According to Bandura (1986; 1997), perceptions of efficacy are based on four sources: enactive attainment; vicarious experience; physiological and emotional states; and verbal persuasion. The factors affecting Early Career Teachers' self-efficacy for reading instruction are closely related to these four sources. It is not difficult to imagine an Early Career Teacher practicing within a ‘source vacuum’ as he or she attempts to grapple with the methodologies and strategies necessary for a balanced reading program. How, then, do they rate their teaching efficacy for this area of the curriculum? And which types of professional learning opportunities do they believe have heightened their self-efficacy for task-specific elements of reading instruction? Based on interviews and literature analysis, the findings suggest that enactive attainment and vicarious experiences are two sources of self-efficacy that need to be included in a focused manner in Early Career Teachers' professional learning for reading instruction.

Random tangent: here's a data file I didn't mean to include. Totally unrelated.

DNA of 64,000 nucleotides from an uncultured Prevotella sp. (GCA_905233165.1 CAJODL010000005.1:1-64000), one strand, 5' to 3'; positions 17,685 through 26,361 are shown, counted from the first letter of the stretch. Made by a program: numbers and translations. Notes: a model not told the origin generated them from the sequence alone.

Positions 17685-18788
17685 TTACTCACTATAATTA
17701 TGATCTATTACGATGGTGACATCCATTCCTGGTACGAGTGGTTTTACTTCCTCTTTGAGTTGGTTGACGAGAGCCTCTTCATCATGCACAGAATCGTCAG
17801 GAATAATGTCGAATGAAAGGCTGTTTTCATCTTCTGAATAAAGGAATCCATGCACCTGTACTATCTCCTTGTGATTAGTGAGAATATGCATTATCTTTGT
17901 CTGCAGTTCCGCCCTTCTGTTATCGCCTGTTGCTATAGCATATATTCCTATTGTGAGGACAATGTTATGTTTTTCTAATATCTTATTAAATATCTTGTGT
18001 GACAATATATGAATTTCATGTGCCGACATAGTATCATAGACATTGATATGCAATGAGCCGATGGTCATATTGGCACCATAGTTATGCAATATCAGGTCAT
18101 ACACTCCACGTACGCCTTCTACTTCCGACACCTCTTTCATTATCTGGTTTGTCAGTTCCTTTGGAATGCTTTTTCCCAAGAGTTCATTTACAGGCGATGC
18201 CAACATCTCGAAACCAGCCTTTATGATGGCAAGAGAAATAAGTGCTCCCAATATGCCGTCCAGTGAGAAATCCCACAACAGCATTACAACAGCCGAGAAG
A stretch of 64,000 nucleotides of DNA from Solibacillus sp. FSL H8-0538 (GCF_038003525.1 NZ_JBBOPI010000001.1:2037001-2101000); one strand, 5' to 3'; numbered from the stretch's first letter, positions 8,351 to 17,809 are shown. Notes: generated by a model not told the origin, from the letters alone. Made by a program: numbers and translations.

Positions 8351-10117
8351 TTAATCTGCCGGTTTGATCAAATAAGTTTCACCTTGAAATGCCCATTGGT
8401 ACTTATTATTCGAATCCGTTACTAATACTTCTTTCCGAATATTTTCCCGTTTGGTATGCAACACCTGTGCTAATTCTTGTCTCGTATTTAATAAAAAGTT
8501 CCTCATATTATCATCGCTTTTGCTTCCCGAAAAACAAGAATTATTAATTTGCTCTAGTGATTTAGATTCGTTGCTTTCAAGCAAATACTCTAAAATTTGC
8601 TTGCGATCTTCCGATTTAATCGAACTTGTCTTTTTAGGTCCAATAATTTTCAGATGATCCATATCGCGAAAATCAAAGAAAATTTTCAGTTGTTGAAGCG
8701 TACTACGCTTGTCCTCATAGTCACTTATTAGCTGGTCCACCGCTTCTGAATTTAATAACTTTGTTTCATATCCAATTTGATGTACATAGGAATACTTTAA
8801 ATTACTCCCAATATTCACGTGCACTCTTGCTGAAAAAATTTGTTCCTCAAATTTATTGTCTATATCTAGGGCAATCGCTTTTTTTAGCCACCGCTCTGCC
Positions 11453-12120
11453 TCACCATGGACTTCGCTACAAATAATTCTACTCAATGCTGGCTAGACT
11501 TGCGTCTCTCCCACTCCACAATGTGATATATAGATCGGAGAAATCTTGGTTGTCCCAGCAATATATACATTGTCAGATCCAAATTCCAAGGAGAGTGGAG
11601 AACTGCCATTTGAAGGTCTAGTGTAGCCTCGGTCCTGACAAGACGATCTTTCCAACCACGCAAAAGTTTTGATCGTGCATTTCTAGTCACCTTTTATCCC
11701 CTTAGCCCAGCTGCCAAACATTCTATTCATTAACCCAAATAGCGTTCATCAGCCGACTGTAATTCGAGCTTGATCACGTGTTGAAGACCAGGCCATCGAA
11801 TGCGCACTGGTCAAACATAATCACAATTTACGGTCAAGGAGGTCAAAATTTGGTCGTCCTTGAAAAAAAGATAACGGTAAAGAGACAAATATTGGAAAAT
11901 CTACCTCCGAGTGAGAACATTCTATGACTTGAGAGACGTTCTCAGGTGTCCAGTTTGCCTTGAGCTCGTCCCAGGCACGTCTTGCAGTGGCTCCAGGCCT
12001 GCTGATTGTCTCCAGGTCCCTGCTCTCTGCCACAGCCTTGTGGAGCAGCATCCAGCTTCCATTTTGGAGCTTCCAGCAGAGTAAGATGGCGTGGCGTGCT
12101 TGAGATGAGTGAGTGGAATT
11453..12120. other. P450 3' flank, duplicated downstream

Early Career Teachers’ Self-Efficacy for Balanced Reading Instruction.
Australian Journal of Teacher Education, 37(6).